In 1993, a Penn first year, Eden Jacobowitz, yelled at a group of Black sorority sisters making noise outside of his dorm: “Shut up, you water buffalo! If you're looking for a party, there's a zoo a mile from here.”
While Jacobowitz claimed that “water buffalo” was an innocuous term in Hebrew, Penn investigated the incident as a violation of their newly minted racial harassment policies. Termed the “Water Buffalo Incident,” this night sparked national debate — Penn’s charges against Jacobowitz were seen as part of a sinister movement of “political correctness,” one promulgated by leftists and University elites which sought to fire professors, expel students, and publicly humiliate anyone who misspoke.
Nearly 30 years later, not much has changed: the moral panic that the virus of political correctness will escape from its breeding grounds on college campuses and target everyday people is a cornerstone of political discourse in the United States.
Earlier this year, a student at the University of Virginia published an article in the New York Times: “I Came to College Eager to Debate. I Found Self-Censorship Instead.” She cites “strict ideological conformity” in universities, having to speak to professors about “complex ethical questions” in hushed voices, “as if someone might overhear.” Unsurprisingly, national controversy erupted after publication: Was self-censorship and intolerance really such a problem as the author claimed?
Just a few months later, Penn came into the spotlight again in a similar article from The Washington Post on self-censorship on our own campus. Both articles, however, never mentioned any actual retribution for the authors’ views beyond mild disagreement.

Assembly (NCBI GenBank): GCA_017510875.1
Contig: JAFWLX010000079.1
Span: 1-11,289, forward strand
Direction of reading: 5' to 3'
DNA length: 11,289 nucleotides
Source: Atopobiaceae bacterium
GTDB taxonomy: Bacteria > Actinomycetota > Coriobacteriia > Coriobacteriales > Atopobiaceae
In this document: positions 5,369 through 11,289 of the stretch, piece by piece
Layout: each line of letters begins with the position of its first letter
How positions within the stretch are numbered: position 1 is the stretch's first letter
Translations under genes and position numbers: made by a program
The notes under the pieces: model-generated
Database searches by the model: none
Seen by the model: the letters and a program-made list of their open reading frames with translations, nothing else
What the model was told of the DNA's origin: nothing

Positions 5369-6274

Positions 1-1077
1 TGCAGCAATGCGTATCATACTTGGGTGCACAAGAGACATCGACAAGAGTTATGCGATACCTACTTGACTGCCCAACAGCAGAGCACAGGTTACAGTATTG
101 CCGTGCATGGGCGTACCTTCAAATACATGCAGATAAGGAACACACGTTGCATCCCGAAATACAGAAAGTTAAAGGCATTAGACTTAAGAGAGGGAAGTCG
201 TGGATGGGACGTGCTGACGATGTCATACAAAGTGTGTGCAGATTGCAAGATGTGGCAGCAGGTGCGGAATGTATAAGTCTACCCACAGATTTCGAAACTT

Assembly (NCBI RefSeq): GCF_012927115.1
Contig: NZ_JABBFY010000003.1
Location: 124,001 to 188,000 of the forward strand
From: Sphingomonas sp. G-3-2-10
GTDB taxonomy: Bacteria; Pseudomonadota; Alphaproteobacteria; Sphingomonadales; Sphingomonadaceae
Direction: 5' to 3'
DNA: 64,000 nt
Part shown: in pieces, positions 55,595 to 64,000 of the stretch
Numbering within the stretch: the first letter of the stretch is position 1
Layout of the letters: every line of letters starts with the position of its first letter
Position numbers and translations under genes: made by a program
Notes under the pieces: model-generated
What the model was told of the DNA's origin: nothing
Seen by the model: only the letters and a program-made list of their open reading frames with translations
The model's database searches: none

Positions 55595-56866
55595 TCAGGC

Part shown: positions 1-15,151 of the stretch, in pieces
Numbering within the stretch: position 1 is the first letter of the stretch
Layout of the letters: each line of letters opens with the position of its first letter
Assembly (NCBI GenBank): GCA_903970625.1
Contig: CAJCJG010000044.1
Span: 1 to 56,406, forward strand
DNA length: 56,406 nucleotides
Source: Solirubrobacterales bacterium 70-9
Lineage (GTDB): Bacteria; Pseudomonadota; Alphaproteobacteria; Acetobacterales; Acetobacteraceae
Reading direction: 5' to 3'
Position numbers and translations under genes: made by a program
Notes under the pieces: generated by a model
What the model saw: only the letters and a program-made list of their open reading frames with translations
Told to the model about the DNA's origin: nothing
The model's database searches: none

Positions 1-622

It’s unclear where exactly the phrase originated, but it was commonly used within New Left activist groups of the '70s to poke fun at anyone who fell victim to dogma. But gradually, the term political correctness was co-opted and weaponized by the right to become part of the nationwide moral outrage it is today.
In the '90s, discourse around political correctness exploded. A 1991 Times cover story warned of the “New Fascists”: ideological zealots, mostly liberal students and institutions of higher education that sought to suppress dissent and enforce conformity. Bush even warned in a speech of the “Orwellian crusades” carried out by pro-political correctness actors.
Later on, shock jocks like Tucker Carlson, Rush Limbaugh, and even news outlets like the Daily Mail began running story after story about these thought police. They rallied against zero tolerance policies for hate speech, mourned the replacement of Native American mascots, and scorned gender-neutral bathrooms. These stories were typically grossly exaggerated and cartoonish, divorced from their context, or even entirely made up: peanut butter and jelly sandwiches were banned for being racist, and the game of musical chairs was banned for promoting aggression and violence. “So this is what it’s come to, America,” writes a Fox News article on a Texas school apparently banning the colors red and green.
The political correctness movement has ultimately served to radicalize the right wing. And those who reject or resist the movement are deemed heroes, those ultimately “canceled” live on as martyrs.
“You’ve called women you don’t like ‘fat pigs,’ ‘dogs,’ ‘slobs,’ and ‘disgusting animals,’” Megyn Kelly asked former President Donald Trump during the first presidential debate in 2015. “You once told a contestant on Celebrity Apprentice it would be a pretty picture to see her on her knees.”
“I think the big problem this country has is being politically correct,” Trump replied, to applause from the audience. “I’ve been challenged by so many people, I don’t frankly have time for total political correctness.”